So the Mormons must be quite right about at least one thing: either they or we ‘traditional’ Christians (or both) have gotten far off the tracks. But maybe I can get some hints about the correct answer by checking out potential IF properties and the consequent implications.

(Extended footnote: I want to emphasize, however, that I am not arguing, in this chapter, that this aspect of the theology of the Latter-Day Saints is certainly wrong; no more than I am arguing in this chapter that Greek or Roman or any other polytheism is certainly wrong. I am only making use of a LDS theological position as an example of a distinction between a sentient Independent Fact, and a derivative-though-supremely-powerful creature. My first positive goal ought to be to discover whatever I can about the characteristics of the IF–and the implications of those characteristics.

I also understand, so far as I know at the time of this writing, that no authoritative source within the LDS church has specifically stated that God, having once been a finite and mortal man, was produced as such by a foundationally non-sentient reality. I only ask them to understand, in turn, that such a doctrine of God’s pre-existence as a finite mortal human, implies God’s own derivativeness from something else; and so–not having heard further from them that the formerly mortal human God was himself produced by a truly final and transcendent God–the result implies an ultimate atheism to me. Call it a technical agnosticism if you wish; but if we are not to even consider or hope to worship the IF, but must restrict our worship and regard ‘as God’ to these lesser entities instead, then the result is to shut out one option open to an actual agnostic, leaving over… what?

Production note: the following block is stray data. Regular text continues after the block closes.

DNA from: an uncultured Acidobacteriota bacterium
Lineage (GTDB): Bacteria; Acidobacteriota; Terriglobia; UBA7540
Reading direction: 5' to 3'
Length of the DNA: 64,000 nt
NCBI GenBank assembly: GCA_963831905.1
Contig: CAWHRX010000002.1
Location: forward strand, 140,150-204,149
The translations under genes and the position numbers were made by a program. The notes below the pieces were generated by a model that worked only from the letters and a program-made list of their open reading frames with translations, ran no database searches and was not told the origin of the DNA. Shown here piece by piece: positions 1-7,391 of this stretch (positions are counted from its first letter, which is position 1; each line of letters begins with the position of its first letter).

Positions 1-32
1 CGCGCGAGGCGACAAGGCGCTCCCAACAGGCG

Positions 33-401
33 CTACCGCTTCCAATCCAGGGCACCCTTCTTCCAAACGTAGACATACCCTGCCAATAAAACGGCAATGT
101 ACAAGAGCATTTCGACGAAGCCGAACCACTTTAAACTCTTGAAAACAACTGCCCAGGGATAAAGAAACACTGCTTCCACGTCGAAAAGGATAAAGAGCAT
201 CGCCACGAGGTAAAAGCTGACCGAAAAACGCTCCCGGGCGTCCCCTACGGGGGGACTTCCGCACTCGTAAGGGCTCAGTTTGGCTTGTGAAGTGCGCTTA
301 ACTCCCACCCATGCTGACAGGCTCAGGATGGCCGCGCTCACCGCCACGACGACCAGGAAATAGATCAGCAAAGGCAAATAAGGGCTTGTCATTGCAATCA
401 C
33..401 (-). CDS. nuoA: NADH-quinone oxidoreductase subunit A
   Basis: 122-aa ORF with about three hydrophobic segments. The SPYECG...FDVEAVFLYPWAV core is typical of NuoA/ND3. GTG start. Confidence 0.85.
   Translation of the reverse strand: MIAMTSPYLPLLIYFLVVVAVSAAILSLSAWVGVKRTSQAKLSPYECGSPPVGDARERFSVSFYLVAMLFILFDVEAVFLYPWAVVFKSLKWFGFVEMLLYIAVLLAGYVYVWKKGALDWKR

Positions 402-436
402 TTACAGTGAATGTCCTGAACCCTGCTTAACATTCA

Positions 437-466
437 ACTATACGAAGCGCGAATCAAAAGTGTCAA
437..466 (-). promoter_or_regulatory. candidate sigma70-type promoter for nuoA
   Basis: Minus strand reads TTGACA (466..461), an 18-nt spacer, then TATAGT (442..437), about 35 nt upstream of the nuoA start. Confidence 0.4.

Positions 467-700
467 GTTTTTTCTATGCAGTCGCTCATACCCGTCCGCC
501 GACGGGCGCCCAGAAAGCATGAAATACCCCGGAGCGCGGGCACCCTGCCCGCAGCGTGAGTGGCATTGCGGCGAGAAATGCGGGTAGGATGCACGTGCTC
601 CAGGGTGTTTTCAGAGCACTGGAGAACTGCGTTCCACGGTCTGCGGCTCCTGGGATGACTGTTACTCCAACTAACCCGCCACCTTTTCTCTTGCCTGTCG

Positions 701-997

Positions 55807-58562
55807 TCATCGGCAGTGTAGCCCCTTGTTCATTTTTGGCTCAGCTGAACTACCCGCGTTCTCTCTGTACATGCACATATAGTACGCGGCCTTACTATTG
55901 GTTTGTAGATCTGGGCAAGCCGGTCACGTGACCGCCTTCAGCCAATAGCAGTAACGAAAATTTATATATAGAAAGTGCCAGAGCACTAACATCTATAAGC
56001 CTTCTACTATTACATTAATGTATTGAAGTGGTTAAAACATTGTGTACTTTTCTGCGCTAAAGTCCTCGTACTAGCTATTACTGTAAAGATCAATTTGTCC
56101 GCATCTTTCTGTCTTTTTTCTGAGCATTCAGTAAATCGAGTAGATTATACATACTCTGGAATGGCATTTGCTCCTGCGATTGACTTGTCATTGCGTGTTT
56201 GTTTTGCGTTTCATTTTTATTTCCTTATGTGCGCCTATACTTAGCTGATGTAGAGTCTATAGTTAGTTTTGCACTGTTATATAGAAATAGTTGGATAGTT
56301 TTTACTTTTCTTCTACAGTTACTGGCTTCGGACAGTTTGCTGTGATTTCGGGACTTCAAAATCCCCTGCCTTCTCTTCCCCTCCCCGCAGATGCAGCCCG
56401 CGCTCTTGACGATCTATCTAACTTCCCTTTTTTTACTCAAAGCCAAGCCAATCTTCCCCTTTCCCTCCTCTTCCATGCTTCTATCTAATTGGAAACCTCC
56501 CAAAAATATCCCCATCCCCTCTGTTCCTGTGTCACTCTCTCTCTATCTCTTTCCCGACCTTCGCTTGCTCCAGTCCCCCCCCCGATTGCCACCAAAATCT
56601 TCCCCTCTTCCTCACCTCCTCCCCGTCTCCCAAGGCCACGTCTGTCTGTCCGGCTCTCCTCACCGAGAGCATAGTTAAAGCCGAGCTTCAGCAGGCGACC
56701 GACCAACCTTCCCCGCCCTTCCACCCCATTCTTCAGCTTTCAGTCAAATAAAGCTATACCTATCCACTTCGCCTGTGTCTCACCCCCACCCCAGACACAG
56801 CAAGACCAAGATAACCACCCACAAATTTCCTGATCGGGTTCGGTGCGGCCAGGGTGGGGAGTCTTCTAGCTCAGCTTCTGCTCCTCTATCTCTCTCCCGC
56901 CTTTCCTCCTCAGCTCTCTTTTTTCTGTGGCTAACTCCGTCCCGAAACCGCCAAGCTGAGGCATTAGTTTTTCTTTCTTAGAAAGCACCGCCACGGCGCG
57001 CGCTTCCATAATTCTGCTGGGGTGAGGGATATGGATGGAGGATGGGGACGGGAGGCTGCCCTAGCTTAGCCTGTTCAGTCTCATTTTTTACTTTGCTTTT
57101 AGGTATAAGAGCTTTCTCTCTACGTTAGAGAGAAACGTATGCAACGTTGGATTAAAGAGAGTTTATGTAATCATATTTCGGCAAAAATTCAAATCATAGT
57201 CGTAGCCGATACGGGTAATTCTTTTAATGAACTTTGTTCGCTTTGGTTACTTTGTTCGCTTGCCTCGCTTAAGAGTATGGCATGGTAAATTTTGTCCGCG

In any case, I think it is proper for me, if I am going to think about such issues, to discover so far as I can the properties of the foundational IF: and at this time, the LDS doctrine–popularly accepted as it is though without officially canonical status–is that the God they are proposing is not the final truly Independent Fact of all reality. (Although the President of the LDS church or the Quorum of Twelve Apostles may clarify this at a future date.))

[Entry 7; finale for this series]

Looking for the characteristics of the IF will give me at least a potential handle on what to make of existence/characteristics claims concerning entities which are (by the characteristics notably ascribed to them in their own stories) themselves derivative.

(Note: I understand there is another, perhaps less prevalent, type of Mormonism, wherein the three persons of God are treated as ontological IFs in themselves. I have already noted recently, though, how multiple-IF claims end up pointing toward a single IF after all, upon which the IF claimants would themselves be dependent. While my analytical examples were limited to two IFs, the principles work out just the same with any greater number of multiple IF claimants. This leaves me in much the same position, in regard to this variant of Mormonism, as to the more popular ‘developmental’ Mormonism: either way, the claims point back to an overarching IF; and as a metaphysician, my first concern is with figuring out the properties of that IF, insofar as I can.)

But throughout my book I have been dividing one of the chief potential characteristics, into sentience vs. non-sentience. Some of my readers may ask whether this is a facetious division; or at least, should I not introduce a third category? There are some pantheists (not necessarily all) who would claim that the IF is mindless yet purposeful–or words to that effect. So this is where I will focus my next chapter.

Next series: theism and atheism?]